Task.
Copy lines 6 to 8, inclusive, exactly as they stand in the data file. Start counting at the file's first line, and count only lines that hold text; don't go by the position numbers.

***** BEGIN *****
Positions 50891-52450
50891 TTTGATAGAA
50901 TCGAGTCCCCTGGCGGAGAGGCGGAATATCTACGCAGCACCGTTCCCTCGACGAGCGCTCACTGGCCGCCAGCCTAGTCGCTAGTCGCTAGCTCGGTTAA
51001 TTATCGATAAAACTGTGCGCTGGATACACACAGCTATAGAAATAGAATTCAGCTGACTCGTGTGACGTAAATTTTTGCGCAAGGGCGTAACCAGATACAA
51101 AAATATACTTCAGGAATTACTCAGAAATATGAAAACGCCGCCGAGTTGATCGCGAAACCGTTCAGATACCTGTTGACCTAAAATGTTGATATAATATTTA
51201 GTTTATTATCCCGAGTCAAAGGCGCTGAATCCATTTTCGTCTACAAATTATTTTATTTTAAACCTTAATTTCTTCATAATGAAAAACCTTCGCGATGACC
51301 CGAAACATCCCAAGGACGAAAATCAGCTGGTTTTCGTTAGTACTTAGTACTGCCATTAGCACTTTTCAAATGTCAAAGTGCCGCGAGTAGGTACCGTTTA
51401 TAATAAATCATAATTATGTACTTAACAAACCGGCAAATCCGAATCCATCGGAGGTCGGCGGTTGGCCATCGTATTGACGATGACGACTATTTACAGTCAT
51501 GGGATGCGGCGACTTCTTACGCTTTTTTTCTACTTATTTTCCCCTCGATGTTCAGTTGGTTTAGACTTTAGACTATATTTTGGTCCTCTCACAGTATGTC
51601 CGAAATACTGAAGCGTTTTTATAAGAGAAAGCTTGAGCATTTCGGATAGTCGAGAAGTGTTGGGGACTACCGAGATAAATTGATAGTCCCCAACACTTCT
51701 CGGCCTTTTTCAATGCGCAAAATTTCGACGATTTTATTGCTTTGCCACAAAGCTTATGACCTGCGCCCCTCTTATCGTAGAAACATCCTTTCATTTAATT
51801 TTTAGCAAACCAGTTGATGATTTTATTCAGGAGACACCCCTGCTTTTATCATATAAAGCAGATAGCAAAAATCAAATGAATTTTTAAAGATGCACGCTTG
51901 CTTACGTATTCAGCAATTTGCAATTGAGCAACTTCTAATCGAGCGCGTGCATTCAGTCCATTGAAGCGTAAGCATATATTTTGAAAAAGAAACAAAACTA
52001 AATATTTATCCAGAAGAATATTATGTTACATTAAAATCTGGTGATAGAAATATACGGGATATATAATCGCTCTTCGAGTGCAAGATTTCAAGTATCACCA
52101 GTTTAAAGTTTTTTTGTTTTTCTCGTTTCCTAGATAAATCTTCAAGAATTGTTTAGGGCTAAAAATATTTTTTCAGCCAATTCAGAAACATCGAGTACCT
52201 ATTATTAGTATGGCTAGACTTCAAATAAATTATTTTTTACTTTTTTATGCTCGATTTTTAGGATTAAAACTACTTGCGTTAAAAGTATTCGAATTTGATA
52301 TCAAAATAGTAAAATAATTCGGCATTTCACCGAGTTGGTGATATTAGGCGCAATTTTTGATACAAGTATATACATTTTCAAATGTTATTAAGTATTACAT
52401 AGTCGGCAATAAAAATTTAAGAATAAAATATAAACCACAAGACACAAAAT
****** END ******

51201 GTTTATTATCCCGAGTCAAAGGCGCTGAATCCATTTTCGTCTACAAATTATTTTATTTTAAACCTTAATTTCTTCATAATGAAAAACCTTCGCGATGACC
51301 CGAAACATCCCAAGGACGAAAATCAGCTGGTTTTCGTTAGTACTTAGTACTGCCATTAGCACTTTTCAAATGTCAAAGTGCCGCGAGTAGGTACCGTTTA
51401 TAATAAATCATAATTATGTACTTAACAAACCGGCAAATCCGAATCCATCGGAGGTCGGCGGTTGGCCATCGTATTGACGATGACGACTATTTACAGTCAT